Progressive multifocal leukoencephalopathy: Why gray and white matter

Sarah Gheuens, Christian Wüthrich, Igor J. Koralnik

Research output: Contribution to journalReview articlepeer-review

96 Scopus citations


Since it was first described in 1958, progressive multifocal leukoencephalopathy (PML), a demyelinating disease of the brain caused by the polyomavirus JC (JCV), has evolved tremendously. It was once considered a noninflammatory disease that affected exclusively oligodendrocytes and astrocytes in the white matter of immunosuppressed individuals and was almost always fatal. Today, we understand that PML can present during the course of an immune reconstitution inflammatory syndrome and that it affects a broader range of individuals, including patients with minimal immunosuppression and those who are treated with novel immunomodulatory medications. Furthermore, JCV-infected glial cells are frequently located at the gray matter-white matter junction or within the gray matter, causing demyelinating lesions within cortical areas. Finally, JCV variants can also infect neurons, leading to the recognition of two distinct clinical entities: JCV granule cell neuronopathy and JCV encephalopathy.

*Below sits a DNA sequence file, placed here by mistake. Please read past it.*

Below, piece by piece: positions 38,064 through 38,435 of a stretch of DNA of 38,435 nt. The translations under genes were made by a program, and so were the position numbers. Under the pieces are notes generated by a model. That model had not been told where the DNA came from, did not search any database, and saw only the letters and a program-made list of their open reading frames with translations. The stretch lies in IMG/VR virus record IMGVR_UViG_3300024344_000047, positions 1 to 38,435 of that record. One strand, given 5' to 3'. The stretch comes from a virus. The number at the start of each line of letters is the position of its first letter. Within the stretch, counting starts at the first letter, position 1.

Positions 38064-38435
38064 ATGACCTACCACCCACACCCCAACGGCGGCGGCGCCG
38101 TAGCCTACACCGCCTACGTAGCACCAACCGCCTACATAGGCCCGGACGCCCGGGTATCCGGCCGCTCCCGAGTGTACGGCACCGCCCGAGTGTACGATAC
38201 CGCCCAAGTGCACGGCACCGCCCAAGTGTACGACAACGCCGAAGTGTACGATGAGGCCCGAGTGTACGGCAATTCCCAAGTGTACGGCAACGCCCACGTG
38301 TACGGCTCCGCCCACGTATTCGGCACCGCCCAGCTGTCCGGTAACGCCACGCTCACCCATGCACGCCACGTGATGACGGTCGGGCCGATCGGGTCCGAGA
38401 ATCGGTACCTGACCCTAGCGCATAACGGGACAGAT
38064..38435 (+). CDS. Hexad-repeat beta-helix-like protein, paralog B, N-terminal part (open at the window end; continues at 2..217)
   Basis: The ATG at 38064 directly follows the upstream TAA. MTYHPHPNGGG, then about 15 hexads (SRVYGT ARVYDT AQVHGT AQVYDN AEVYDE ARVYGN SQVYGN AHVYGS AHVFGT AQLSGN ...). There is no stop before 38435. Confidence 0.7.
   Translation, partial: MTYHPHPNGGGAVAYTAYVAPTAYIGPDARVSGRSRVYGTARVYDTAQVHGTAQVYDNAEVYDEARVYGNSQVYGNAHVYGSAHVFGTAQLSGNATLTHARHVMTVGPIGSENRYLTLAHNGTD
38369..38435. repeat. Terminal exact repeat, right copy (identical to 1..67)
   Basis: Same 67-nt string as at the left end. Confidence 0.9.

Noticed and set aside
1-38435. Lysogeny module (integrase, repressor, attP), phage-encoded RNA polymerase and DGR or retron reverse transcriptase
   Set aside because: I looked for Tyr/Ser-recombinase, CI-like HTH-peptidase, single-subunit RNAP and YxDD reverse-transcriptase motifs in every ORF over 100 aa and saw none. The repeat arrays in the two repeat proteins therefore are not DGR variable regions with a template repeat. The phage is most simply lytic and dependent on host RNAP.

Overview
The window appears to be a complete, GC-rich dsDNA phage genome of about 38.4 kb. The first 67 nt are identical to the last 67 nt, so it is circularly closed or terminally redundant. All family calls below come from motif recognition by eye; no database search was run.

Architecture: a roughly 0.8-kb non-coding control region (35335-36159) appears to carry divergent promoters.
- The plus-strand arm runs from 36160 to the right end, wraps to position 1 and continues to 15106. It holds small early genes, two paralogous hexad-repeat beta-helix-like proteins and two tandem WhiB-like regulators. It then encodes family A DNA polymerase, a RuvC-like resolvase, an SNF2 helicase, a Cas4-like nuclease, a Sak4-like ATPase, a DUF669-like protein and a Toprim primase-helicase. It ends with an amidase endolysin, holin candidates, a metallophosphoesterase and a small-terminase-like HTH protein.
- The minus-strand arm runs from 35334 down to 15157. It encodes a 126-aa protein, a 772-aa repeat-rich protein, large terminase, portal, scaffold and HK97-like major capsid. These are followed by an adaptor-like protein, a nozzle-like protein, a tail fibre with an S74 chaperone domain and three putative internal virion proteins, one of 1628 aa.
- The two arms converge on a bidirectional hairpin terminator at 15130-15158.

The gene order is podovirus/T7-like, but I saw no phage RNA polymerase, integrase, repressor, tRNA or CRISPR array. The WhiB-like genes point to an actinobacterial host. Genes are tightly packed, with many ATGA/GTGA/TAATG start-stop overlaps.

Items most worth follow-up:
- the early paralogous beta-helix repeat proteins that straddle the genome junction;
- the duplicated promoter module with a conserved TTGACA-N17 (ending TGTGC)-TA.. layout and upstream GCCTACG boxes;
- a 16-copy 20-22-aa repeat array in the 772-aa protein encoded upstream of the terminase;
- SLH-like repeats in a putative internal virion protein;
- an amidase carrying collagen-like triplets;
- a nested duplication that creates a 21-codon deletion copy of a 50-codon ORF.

Original languageEnglish (US)
Pages (from-to)189-215
Number of pages27
JournalAnnual Review of Pathology: Mechanisms of Disease
StatePublished - Jan 2013


  • Glial cells
  • HIV
  • Immune reconstitution inflammatory syndrome
  • JC virus
  • Natalizumab
  • Neurons

ASJC Scopus subject areas

  • Pathology and Forensic Medicine


Dive into the research topics of 'Progressive multifocal leukoencephalopathy: Why gray and white matter'. Together they form a unique fingerprint.

Cite this